Injectable contraceptives were the most common method of contraception used, although a significant number of women did not use any form of contraceptive, particularly during the first 6 months after delivery (Fig. 1). Condom use in women was low, but increased during the first year from 6.8% in the period 0 - 3 months after delivery to 11.9%, 16.3%, 15% and 14.4% in the periods 4 - 6, 7 - 12, 13 - 18 and 19 - 24 months after delivery respectively.
Maternal factors associated with condom use are presented in Table II. Women who were HIV positive and those who had better toilet facilities were more likely to use condoms in both the first and second years after delivery. In addition, older women were more likely to use condoms compared with younger women in the first year after delivery.
These results provide information about the choice of contraceptives by a large cohort of mostly rural African, women in the first 2 years after delivery. Few women used condoms, or dual contraception, despite regular counselling from the same study nurse and the ready availability of condoms at the clinics. The clinics used had a comprehensive range of family planning methods available and women could be seen at any time by the study nurse or HIV counsellor.
Furthermore, all women knew their HIV status, most women breastfed and all HIV-negative women were counselled on the risks of seroconversion during lactation. This finding is in line with other studies showing low use of condoms or dual contraception by sexually active women.12,13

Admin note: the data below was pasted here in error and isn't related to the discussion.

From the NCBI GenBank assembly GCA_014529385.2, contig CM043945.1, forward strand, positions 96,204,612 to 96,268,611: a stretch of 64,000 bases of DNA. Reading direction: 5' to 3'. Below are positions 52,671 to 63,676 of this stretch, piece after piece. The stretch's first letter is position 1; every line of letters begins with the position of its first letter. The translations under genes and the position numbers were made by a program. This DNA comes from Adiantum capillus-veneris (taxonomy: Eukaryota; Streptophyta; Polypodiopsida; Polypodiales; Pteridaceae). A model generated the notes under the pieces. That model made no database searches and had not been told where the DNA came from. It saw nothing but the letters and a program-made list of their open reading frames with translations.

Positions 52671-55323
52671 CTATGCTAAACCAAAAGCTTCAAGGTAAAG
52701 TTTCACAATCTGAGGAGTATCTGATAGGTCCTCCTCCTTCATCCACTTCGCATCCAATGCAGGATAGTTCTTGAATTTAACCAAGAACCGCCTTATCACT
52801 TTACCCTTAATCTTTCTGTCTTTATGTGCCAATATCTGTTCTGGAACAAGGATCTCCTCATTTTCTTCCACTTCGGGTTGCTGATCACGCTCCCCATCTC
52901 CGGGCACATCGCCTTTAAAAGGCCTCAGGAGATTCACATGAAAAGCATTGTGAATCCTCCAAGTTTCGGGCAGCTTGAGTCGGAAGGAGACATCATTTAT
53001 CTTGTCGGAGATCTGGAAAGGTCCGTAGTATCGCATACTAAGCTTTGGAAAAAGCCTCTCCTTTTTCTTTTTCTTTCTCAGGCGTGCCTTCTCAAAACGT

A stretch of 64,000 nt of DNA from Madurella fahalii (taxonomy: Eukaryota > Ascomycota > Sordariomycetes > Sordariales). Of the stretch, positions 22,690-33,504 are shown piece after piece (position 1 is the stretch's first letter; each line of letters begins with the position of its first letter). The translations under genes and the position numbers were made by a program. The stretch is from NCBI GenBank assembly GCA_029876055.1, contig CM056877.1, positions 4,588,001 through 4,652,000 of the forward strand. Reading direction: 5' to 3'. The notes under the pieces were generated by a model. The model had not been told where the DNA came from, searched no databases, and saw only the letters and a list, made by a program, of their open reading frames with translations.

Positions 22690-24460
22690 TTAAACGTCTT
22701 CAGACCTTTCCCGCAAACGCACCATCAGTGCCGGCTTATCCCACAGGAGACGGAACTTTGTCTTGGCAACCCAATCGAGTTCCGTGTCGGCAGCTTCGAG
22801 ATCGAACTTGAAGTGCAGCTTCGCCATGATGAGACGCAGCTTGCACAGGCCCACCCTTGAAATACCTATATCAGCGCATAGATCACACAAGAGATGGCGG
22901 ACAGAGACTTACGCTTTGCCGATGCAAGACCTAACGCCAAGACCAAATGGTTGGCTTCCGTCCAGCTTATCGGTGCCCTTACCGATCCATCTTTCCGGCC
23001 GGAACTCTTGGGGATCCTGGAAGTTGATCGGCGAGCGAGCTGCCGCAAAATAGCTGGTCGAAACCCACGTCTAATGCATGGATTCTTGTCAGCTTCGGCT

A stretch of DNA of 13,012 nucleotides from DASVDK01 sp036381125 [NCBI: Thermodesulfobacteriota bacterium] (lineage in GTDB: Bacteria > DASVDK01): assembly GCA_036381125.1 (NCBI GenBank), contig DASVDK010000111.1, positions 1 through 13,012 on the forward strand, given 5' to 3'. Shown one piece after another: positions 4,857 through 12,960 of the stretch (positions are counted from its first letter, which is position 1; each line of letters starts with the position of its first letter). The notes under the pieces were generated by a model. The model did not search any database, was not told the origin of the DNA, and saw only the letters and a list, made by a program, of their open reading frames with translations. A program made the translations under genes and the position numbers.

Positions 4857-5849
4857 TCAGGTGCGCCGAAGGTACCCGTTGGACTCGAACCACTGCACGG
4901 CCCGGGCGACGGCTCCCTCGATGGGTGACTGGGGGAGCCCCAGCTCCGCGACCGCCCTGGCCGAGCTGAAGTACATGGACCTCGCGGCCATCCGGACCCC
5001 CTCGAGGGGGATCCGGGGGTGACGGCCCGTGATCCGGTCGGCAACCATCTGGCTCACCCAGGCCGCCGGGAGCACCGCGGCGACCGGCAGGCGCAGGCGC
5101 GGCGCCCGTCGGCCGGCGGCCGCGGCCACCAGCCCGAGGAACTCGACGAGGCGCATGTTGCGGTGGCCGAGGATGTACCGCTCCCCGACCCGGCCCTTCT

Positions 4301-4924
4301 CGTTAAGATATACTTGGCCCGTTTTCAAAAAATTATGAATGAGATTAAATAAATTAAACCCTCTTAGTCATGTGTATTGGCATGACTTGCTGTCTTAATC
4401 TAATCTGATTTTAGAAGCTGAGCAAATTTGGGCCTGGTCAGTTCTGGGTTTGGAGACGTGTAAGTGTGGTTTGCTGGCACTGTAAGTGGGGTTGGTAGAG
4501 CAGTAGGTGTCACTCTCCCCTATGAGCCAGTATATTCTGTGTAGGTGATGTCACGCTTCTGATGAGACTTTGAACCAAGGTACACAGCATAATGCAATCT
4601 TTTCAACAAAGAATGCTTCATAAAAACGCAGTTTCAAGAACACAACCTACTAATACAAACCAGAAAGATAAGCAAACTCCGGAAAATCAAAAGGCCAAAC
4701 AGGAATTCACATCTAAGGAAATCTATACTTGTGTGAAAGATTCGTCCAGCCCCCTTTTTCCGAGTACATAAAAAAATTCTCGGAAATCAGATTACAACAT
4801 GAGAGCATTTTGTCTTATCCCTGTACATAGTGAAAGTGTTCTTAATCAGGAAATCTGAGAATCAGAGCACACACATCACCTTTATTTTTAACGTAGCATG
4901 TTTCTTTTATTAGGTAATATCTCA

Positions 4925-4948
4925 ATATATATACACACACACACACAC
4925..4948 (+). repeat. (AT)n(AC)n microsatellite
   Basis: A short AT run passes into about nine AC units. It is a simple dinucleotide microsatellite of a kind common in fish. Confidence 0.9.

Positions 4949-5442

A known HIV-positive status was an important determinant of condom use in this area. Interestingly, women with flush toilets, used as a proxy for socio-economic status, were also more likely to use condoms. The finding that older women were more likely to use condoms suggests that appropriate health messages about dual contraception should be designed to target younger age groups.
Many studies examining contraceptive use are cross-sectional. Strengths of this study include longitudinal follow-up of a large cohort of rural women in the postpartum period, and data on their HIV status. Limitations of this study include a lack of detailed information on the date of resumption of sexual intercourse after delivery, and no information on their current partners' HIV status. Nevertheless, it is of concern that condom use was low in all women, but particularly HIV-negative breastfeeding women. It is clear that more creative ways of promoting the use of condoms and dual contraception need to be found if postnatal HIV transmission is to be reduced and new HIV infections are to be prevented in this community.
Grant support: Wellcome Trust supported this study (Grant #063009/Z/00/2) and the Africa Centre (Grant #050534).